5 November: WWE: Then Now Forever Vol. 4 by Dennis Hopeless and Brent Schoonover 22 November: Wrestling in Britain: Sporting Entertainments, Celebrity and Audiences by Benjamin Litherland 26 November: Mayor Kane: My Life in Wrestling and Liberty by Glenn Jacobs 29 November: GLOW: Vs The Star Primas by Tini Howard 1 December: #WWE: Professional Wrestling in the Digital Age (The Year’s Work) 4 December: Professional Wrestling and the Commercial Stage (Routledge Advances in Theatre & Performance Studies) by Eero Laine 28 January 2020: Smackdown Town by Max Nicoll & Matt Smith 6 February: Maximilian and the Curse of the Fallen Angel (Max’s Lucha Libre Adventures) by Xavier Garza 17 February: Professional Wrestling: Sport and Spectacle, Second Edition by Sharon Mazer 17 March: WWE Beyond Extreme by Dean Miller 31 March: Under the Black Hat: My Life in the Wwe and Beyond by Jim Ross 3 April: New Jack: Memoir of a Pro Wrestling Extremist by New Jack (This is still listed as a 30 October 2019 release in the UK.) 28 April: The Eighth Wonder of the World: The True Story of André the Giant by Bertrand Hebert & Pat Laprade 19 May: WWE Kicking Down Doors: Female Superstars Are…

Killer Pics by Walter Kowalski
Review , Uncategorized / September 6, 2019

The gimmick of this being a photography book by Killer Kowalski is not enough to make it worth seeking out. After a brief background piece on Kowalski’s interest in photography, the book goes straight into 36 pages of portrait of wrestlers, a mixed bag from superstars like Andre the Giant and Bruno Sammartino to lesser-known performers like Moose Monroe and the Pink Assassin. The problem is that the pics are all very samey: posed portrait shots of the wrestler against a white background, with only a few capturing the wrestler’s character or gimmick. The rest of the book is non-wrestling material, split into the western world, eastern world (from Kowalski’s trips to Asia) and nature. I can’t profess to be a photography expert, but while the shots all seem technically competent, there was nothing that stood out as an image I’d want to return to again. At best this would be a nice novelty for somebody who wanted to collect relatively rare wrestling titles, but given the prices it goes for today, it’s impossible to recommend even in that context. Buy on Amazon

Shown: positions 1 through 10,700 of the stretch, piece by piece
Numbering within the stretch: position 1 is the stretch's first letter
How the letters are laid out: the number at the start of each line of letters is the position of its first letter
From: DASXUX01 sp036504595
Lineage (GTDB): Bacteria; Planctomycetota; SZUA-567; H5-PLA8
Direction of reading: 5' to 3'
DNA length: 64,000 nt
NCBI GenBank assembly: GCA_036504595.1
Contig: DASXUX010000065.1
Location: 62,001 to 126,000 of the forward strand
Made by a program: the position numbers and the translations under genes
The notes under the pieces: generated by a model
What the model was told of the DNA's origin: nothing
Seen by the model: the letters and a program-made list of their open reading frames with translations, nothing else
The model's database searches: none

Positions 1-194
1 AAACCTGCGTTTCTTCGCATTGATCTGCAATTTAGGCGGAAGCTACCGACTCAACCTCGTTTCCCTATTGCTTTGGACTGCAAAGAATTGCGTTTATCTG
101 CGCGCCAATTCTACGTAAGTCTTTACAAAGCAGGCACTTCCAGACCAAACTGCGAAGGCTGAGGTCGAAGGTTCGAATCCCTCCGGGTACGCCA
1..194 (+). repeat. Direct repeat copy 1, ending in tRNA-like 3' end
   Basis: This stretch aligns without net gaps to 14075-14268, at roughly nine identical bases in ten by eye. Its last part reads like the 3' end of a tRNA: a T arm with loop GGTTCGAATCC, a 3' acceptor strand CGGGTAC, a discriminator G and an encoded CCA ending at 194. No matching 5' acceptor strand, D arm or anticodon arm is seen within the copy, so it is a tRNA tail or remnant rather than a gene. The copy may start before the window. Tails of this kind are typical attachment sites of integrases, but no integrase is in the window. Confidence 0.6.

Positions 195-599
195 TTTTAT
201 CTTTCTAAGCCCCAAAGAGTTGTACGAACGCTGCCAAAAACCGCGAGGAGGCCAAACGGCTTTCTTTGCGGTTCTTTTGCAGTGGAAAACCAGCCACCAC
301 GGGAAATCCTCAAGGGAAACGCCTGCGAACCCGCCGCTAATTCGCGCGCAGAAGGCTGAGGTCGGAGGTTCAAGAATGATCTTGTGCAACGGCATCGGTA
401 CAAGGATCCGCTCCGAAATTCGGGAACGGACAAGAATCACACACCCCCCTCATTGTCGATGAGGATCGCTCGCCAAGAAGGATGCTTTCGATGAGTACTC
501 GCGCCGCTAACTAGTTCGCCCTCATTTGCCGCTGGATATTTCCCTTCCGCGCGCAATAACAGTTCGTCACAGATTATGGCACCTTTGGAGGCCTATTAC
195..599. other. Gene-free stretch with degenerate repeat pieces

Main Event by Roberta Morgan
Review , Uncategorized / August 29, 2019

Published in 1979, this used to be one of the regular results when, in a pre-Internet age, you’d sheepishly ask bookshop owners to search their catalogues for “wrestling.” That’s no longer the case and thus this is no longer a must-read. It’s a fairly standard format with brief sections on promoters, match types and wrestling histories, but the bulk of the book being profiles of wrestlers of the day. It’s clear the author set out to try to put the profiles together in a similar way to “legitimate” sports coverage and has included detailed quotes from most of those covered. The drawback is that either Morgan has made the quotes up in the style of certain wrestling publications of the era, or that the wrestlers she interviewed remain entirely in character. Either way, there’s little insight for modern readers. Perhaps the most amusing part of the book is discussing the formation of the NWA, with Morgan (or at least the promoters she spoke to) arguing that the territorial system was needed because promoters running in other promoter’s territories was “a form of unfair competition with other promoters who were then not able to get wrestlers in their own areas.” Oddly…